by Chalmers Johnson(Cont'd) We (USA) operate numerous secret basesThu Sep 21, 2006 16:22
We operate numerous secret bases outside our territory to monitor what the people of the world, including our own citizens, are saying, faxing, or e-mailing to one another.
One reason why the Pentagon is considering moving out of rich democracies like Germany and South Korea and looks covetously at military dictatorships and poverty-stricken dependencies is to take advantage of what the Pentagon calls their "more permissive environmental regulations." The Pentagon always imposes on countries in which it deploys our forces so-called Status of Forces Agreements, which usually exempt the United States from cleaning up or paying for the environmental damage it causes. This is a standing grievance in Okinawa, where the American environmental record has been nothing short of abominable. Part of this attitude is simply the desire of the Pentagon to put itself beyond any of the restraints that govern civilian life, an attitude increasingly at play in the "homeland" as well. For example, the 2004 defense authorization bill of $401.3 billion that President Bush signed into law in November 2003 exempts the military from abiding by the Endangered Species Act and the Marine Mammal Protection Act.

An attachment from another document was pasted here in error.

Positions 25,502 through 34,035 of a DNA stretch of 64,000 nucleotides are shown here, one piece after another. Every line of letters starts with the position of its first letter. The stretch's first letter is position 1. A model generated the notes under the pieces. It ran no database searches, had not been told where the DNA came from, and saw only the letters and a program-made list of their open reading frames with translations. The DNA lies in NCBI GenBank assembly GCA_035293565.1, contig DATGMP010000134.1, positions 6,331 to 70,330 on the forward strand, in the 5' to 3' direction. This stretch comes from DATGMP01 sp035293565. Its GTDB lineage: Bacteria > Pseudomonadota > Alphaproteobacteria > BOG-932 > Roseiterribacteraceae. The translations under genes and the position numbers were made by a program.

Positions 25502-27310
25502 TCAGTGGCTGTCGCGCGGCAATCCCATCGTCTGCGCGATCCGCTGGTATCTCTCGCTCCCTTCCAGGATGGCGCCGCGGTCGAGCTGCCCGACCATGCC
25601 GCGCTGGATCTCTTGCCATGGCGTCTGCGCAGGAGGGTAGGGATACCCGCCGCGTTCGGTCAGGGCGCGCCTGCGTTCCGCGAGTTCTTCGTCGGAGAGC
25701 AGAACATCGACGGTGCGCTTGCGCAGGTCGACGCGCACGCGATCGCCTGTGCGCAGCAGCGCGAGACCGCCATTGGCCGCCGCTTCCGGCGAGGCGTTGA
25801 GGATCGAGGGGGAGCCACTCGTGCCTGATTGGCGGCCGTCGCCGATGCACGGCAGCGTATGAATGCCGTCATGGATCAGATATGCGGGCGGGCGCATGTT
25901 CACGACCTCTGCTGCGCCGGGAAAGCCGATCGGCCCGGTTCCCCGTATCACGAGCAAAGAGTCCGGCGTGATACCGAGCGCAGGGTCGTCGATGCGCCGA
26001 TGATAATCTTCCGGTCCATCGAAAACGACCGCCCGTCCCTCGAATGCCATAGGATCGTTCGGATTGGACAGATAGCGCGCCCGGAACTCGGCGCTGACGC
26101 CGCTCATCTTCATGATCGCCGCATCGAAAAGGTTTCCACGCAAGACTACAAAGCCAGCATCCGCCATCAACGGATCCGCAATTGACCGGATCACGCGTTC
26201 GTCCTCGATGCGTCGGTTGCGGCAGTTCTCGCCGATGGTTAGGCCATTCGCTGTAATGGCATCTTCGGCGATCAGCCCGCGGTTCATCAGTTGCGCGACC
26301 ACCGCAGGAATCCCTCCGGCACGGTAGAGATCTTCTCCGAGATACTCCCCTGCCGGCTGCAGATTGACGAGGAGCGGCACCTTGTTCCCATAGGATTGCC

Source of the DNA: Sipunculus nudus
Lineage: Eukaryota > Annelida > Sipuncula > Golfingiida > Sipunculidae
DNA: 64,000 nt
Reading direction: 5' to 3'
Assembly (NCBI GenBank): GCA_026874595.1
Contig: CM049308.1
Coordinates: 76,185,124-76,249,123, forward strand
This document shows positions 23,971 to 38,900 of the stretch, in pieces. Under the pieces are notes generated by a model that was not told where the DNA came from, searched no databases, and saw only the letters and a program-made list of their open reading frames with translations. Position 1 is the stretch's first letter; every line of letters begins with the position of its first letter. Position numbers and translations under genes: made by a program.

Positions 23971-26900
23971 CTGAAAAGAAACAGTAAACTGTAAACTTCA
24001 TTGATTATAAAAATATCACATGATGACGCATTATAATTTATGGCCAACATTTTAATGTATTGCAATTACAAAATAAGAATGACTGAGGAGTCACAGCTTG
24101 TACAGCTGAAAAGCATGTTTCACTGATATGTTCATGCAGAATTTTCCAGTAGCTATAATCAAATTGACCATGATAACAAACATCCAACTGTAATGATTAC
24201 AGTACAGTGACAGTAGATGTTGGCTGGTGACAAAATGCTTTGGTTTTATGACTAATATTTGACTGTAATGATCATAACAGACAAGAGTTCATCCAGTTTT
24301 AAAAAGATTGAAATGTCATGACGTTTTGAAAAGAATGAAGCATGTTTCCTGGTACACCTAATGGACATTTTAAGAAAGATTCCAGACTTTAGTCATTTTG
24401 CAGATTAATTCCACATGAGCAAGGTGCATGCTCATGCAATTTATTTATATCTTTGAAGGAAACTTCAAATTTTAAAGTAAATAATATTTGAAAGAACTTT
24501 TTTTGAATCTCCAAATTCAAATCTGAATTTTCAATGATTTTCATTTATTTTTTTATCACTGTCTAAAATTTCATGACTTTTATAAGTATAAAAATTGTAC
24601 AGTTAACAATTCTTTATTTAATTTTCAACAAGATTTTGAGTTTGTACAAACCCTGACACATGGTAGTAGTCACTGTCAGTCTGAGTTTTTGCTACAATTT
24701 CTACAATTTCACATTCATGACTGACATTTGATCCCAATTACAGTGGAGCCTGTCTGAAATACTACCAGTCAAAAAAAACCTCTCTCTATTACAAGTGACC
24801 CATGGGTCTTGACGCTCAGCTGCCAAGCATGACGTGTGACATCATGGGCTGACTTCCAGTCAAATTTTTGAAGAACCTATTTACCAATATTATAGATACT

While there is every reason to believe that the impulse to create ever more lily pads in the Third World remains unchecked, there are several reasons to doubt that some of the more grandiose plans, for either expansion or downsizing, will ever be put into effect or, if they are, that they will do anything other than make the problem of terrorism worse than it is. For one thing, Russia is opposed to the expansion of U.S. military power on its borders and is already moving to checkmate American basing sorties into places like Georgia, Kyrgyzstan, and Uzbekistan. The first post-Soviet-era Russian airbase in Kyrgyzstan has just been completed forty miles from the U.S. base at Bishkek, and in December 2003, the dictator of Uzbekistan, Islam Karimov, declared that he would not permit a permanent deployment of U.S. forces in his country even though we already have a base there.